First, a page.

Inhabitat's Week in Green: floating cities, vegetable synthesizer and a syringe that seals gunshot wounds


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February 9th, 2014
Inhabitat's Week in Green: floating cities, vegetable synthesizer and a syringe that seals gunshot wounds

Each week our friends at Inhabitat recap the week's most interesting green developments and clean tech news for us -- it's the Week in Green.

All eyes turned to Russia last week as the Winter Olympics kicked off in Sochi. The opening ceremony took place in the Fisht Olympic Stadium, a venue designed by Populous that was inspired by Fabergé eggs. But despite promises that this year's games would be zero-waste, environmental groups have countered that the event won't live up to its green claims. In other green design news, Paris is planning to turn abandoned underground metro stations into restaurants, auditoriums and even underground swimming pools. In London, a series of impressive origami-inspired pavilions popped up in Canary Wharf. In Abu Dhabi, Inhabitat obtained some exclusive photographs of the Al Bahr Towers, which are cooled with the world's largest computerized façade. A new study suggests that white roofs are actually more effective at fighting climate change than green roofs, but planning for climate change will require more than just a coat of white paint. Some prominent thinkers are suggesting that as ocean levels rise, we will be forced to build floating cities -- or at the very least, buildings that are better adapted to water.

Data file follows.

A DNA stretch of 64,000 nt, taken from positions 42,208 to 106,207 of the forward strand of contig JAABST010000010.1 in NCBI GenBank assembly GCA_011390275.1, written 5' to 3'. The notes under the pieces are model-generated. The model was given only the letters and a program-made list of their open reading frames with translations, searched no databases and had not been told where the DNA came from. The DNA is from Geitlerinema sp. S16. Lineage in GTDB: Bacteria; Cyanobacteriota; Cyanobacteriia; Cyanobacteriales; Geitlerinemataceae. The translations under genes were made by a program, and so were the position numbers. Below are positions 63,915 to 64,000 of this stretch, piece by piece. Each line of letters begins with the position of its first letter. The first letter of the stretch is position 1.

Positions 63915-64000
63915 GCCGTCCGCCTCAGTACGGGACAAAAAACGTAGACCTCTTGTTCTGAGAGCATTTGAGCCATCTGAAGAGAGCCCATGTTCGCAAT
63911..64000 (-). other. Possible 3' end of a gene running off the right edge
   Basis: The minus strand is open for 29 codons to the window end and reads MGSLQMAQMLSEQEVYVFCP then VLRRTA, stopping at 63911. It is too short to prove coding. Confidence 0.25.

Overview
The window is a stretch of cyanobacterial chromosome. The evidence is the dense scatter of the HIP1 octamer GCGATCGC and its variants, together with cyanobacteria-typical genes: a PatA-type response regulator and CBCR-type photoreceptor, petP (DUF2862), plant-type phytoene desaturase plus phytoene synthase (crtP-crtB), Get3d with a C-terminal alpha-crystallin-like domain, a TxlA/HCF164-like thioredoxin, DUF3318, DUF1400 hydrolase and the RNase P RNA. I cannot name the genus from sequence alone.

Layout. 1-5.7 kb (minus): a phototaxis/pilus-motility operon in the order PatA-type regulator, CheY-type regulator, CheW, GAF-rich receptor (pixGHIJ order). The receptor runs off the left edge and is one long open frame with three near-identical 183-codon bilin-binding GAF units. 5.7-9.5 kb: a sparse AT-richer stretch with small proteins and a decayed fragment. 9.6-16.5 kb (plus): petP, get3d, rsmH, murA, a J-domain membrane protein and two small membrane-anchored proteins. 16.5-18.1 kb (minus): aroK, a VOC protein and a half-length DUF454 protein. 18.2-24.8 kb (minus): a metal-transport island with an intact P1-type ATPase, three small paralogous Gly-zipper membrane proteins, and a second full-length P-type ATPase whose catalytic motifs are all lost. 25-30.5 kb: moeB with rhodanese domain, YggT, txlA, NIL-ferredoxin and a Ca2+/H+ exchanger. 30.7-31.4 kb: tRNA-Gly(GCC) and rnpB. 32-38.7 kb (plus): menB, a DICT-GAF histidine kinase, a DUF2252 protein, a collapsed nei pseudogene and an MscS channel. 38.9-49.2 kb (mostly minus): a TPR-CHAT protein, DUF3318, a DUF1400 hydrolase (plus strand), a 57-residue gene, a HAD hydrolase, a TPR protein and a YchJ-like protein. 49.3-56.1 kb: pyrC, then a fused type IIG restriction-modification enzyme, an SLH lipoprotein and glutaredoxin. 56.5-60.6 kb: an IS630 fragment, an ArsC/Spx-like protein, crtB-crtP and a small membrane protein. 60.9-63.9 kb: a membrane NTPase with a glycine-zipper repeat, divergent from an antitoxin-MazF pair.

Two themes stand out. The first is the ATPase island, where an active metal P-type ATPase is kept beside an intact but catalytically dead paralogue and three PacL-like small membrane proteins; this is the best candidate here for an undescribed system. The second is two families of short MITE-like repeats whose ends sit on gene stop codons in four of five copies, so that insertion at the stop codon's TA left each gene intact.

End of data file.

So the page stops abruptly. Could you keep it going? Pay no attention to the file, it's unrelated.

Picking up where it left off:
Swedish furniture maker IKEA is branching out beyond low-cost furniture; the company just launched a program to bring solar-powered light to more than 10 million refugees around the world -- more than half of them children. In other green energy news, the company Rawlemon just unveiled a smaller version of its amazing solar energy-concentrating globe that can be used to charge mobile devices. The architecture firm Perkins+Will is proposing to build a large green-roofed apartment building in Philadelphia that would double as a power plant. The building would contain a trash incinerator, which would be used to power the building. And a team of Japanese scientists has developed a tiny fuel cell that can transform cockroaches into a self-powered wireless sensor network that could be used to help locate disaster victims.

In green transportation news, Empire Cycles recently unveiled the world's first 3D-printed titanium bike frame, which boasts extraordinary strength, but is also super light. Elio Motors rolled out its funky new P4, a three-wheeled vehicle with two seats that gets up to 84MPG and only costs $6,800. And for those who prefer to leave their cars behind when traveling around the US, the American Intercity Bus Riders Association recently released a map that shows how to travel using Amtrak, Greyhound and other services.

Prosthetic hands will never be able to perfectly replace the real thing, but they're getting closer. A team of Italian and Swiss scientists has developed the first artificial hand that restores a sense of touch to patients with a missing limb. Also on the medical innovation front, the Oregon-based company Revmedx recently developed a small syringe that can seal gunshot wounds in just 15 seconds. In the "don't play with your food" department, London-based designers Dentaku have produced a tiny synthesizer that can be used to create instruments from fruits and vegetables. And Inhabitat's Managing Editor Mike Chino explains how Chairish's new iPhone app can be used to sell a classic midcentury modern chair.

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